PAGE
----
Thomas Withers Caskey
Biographical Sketch On The Life Of T.W. Caskey
John Caskey (1735-1816) moved from Ireland and settled in the new world. For a time he and his wife Margaret lived in Lancaster Co. South Carolina, an area still not yet known as the birthplace of this nations' seventh president, Andrew Jackson. On March 24, 1789 they gave birth to a son named Thomas (1789-1873). He married Mary Coffee (1793-1816), also of Lancaster Co. After their marriage they gave birth to a son, Hugh C. (1812-1845). The family then moved to Maury County, Tennessee where three more children were born to the family. They gave birth to John W. (1812-1850); then the third child was a daughter, Susan S. (1814-1878). Then on the 12th of January, 1816 they gave birth to Thomas Withers Caskey. Sadly, in childbirth, Mary passed from this life.
Young Thomas grew up in what was then known as the wild west. Indians still lived on the land. It was not until the year after his birth that Columbia, Tennessee was founded. About forty miles north was Ft. Nashborough (now Nashville), and there was nothing but forest in between. It was a world of discovery then. So as a young man, Caskey's heart moved was directed toward the west.
He struck out on his own, moving over to Alabama and Mississippi. While in the area around Claiborne County, Mississippi he met a young woman by the name of Lucy Jones. She had been orphaned as a child. She was about four years Thomas' senior, but their love was strong. On December 5, 1837 the two were married. Under Lucy's influence he studied to become a Methodist minister. But becoming dissatisfied with Methodism, he left to begin his association with those in the church of Christ. For a time he also pursued a career as a blacksmith.
Within weeks of their marriage together they were to find out that Mary was with child. William A. Caskey was born on the 28th of October, 1838. Three years later another son was born to them, Hugh Thomas on March 8, 1841. Other children included B. Wells, Julia May, M. Pickett, Charley, Temple Withers, and Lillie Le.
After Hugh's birth the family moved over into the small West Alabama settlement of Gainesboro, where Thomas worked with a group of Christians. While there Lucy with struck with an illness that ultimately took her life on October 20, 1843. Thomas was devastated by this. He soon gave up his trade and devoted himself to the ministry. He worked closely with James A. Butler, Tolbert Fanning and Brother William H. Hooker in establishing the church in Greene County. Though small, the churches were able to help him financially.
For a time he also preached in Memphis, Tennessee and Paducah, Kentucky.
In 1845 he married Harriett Elizabeth Foreman Ferguson. He continued to preach in Gainesboro, Alabama; Clinton, Mississippi, and at Mt. Hebron. In 1849 he moved to Jackson, Mississippi.
Before the Civil War he involved himself with politics. He was a good friend to Jefferson Davis, and other well known southern gentlemen of the day. When the state of Mississippi was choosing to adopt articles of cessation from the Union, he was at the forefront of the effort to bring it about secession from the Union. He strongly felt that the Civil war was never a question about slavery, but about states rights versus the rights of the centralized government.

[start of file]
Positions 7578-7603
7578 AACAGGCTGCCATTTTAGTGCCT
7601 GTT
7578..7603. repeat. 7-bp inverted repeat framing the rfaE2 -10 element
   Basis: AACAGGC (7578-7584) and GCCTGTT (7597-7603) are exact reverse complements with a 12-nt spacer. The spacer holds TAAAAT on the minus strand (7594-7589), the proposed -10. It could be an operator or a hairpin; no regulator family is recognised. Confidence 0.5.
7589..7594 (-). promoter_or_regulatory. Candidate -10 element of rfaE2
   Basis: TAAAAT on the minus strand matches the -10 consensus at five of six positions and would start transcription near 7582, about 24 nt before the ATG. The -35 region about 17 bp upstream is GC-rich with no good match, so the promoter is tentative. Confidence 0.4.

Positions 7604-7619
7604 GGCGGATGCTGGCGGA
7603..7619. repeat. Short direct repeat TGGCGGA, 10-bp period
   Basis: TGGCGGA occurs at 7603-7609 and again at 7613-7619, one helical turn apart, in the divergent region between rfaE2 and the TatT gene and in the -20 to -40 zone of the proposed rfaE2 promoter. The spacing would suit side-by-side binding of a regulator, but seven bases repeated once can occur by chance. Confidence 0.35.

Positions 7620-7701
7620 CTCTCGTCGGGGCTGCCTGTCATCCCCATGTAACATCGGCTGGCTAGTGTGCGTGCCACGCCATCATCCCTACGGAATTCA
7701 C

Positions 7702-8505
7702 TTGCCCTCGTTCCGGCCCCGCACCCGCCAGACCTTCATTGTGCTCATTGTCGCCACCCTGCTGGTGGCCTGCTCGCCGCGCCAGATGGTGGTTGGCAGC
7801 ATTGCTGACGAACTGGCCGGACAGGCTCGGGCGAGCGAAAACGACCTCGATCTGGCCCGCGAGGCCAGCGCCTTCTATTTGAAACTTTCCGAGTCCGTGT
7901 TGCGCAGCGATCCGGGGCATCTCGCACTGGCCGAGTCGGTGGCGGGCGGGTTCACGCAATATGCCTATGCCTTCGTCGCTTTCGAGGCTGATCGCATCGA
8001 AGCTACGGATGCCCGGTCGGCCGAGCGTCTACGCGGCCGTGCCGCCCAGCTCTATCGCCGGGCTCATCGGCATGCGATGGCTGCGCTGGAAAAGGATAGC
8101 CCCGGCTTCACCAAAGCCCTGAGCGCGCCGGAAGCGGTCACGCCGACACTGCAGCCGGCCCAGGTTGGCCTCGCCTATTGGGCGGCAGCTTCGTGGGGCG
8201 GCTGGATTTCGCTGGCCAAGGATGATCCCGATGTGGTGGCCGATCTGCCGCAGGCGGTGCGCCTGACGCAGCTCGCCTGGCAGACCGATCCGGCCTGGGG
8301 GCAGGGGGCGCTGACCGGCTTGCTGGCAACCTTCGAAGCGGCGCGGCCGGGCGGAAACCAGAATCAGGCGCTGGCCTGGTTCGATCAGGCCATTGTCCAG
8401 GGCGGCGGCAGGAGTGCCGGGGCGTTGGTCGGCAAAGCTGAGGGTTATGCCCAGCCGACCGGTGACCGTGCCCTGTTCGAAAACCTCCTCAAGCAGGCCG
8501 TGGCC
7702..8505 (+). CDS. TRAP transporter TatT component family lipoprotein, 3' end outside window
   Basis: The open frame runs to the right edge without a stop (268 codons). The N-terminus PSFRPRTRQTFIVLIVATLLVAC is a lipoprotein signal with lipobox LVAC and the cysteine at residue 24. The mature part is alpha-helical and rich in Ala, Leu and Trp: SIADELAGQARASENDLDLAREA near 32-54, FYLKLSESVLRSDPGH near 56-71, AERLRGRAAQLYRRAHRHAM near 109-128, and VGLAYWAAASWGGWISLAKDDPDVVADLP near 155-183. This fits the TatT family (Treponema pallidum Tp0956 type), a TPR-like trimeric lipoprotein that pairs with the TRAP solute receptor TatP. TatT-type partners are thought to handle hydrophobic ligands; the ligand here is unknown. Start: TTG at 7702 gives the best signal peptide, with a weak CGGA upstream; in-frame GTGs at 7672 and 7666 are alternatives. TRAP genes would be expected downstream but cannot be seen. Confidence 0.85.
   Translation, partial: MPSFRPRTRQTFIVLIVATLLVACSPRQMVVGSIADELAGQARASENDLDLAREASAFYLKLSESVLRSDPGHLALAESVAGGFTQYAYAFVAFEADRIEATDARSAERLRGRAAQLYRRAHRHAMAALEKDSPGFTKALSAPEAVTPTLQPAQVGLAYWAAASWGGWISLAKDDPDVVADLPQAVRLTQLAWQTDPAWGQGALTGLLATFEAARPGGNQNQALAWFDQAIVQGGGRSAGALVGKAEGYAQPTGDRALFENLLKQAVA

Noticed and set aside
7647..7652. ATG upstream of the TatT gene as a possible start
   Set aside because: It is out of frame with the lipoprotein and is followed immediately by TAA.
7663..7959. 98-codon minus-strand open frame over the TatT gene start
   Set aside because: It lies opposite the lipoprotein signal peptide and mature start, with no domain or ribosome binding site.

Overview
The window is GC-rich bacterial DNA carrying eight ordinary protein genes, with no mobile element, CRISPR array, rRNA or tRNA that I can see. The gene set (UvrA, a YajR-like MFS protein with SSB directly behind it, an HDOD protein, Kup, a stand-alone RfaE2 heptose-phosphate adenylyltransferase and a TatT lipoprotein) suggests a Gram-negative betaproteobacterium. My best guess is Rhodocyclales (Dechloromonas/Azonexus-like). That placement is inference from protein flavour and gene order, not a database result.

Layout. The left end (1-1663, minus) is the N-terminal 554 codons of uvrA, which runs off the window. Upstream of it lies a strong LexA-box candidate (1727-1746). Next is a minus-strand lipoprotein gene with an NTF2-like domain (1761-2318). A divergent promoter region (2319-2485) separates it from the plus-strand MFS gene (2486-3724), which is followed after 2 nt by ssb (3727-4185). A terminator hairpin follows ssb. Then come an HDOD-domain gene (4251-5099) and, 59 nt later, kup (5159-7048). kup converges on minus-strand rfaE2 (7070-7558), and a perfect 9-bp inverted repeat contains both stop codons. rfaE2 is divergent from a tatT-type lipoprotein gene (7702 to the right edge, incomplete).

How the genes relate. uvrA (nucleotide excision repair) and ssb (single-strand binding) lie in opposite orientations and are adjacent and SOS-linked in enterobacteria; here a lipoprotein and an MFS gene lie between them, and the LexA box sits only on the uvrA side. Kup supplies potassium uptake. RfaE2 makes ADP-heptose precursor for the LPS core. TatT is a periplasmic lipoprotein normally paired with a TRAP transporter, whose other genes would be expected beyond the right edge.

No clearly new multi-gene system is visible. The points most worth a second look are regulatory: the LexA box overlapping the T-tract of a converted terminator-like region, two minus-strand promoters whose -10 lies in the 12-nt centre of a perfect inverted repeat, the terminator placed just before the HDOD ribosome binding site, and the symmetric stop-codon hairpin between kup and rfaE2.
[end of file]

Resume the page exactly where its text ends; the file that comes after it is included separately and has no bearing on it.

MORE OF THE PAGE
When the war broke out in 1861, he was appointed chaplain of the Eighteenth Regiment of Mississippi Volunteers. He was appointed as the hospital agent for the Army of the West and set up a hospital at the state university. When the hospital was sold to the Confederacy, he was appointed to a position with the state troops. During the war he became known as the "Fighting Parson." He brandished a double-cylinder sixteen-shooter revolver and a Colt rifle. Though involved with skirmishes he doubted that he ever let off a shot that actually killed a man.
After the close the Civil War, he moved to Meridian, Mississippi, working with the church there. While in Mississippi he made many trips for weeks at a time throughout Texas. He would return only for short periods of time before returning to the Lone Star state. Finally the family moved to Texas, living for a time in the city of Sherman. He purchased property there farmed in addition to his evangelistic work. For a while he set the bar, practicing law. He litigated a number of cases, one of which he appealed to the Supreme Court. Working pro bono cases caused it to be less than a financial goldmine. He soon gave up law. He only lived a few years in Sherman before moving to Fort Worth. He preached for the Christian church there the last few years of his life.
He was six feet three inches tall, with Long pointed features, a low massive forehead, and penetrating blue eyes, he was an impressive figure in the pulpit. T.W. Caskey was an author. He wrote an autobiography with sermons entitled "Caskey's Book." Later he wrote "Caskey's Last Book." The book "Seventy Years in Dixie" by F.D. Srygley, was filled with stories written and provided for the most part by Caskey.
During a trip back to Mississippi and while visiting in his old home in Meridian, T.W. Caskey got sick. One of his sons still lived in Jackson, another city that hosted their home in years past. He went there to stay with his family until he finally slipped away on August 10, 1896. His body was buried in the plot of his first child, William, who had preceded him in death some thirty-seven years previous, in the City Cemetery in Jackson, now called Greenwood. No marker was ever placed to identify the specific location within the plot, but is good marker identifies the plot with William's death information on it.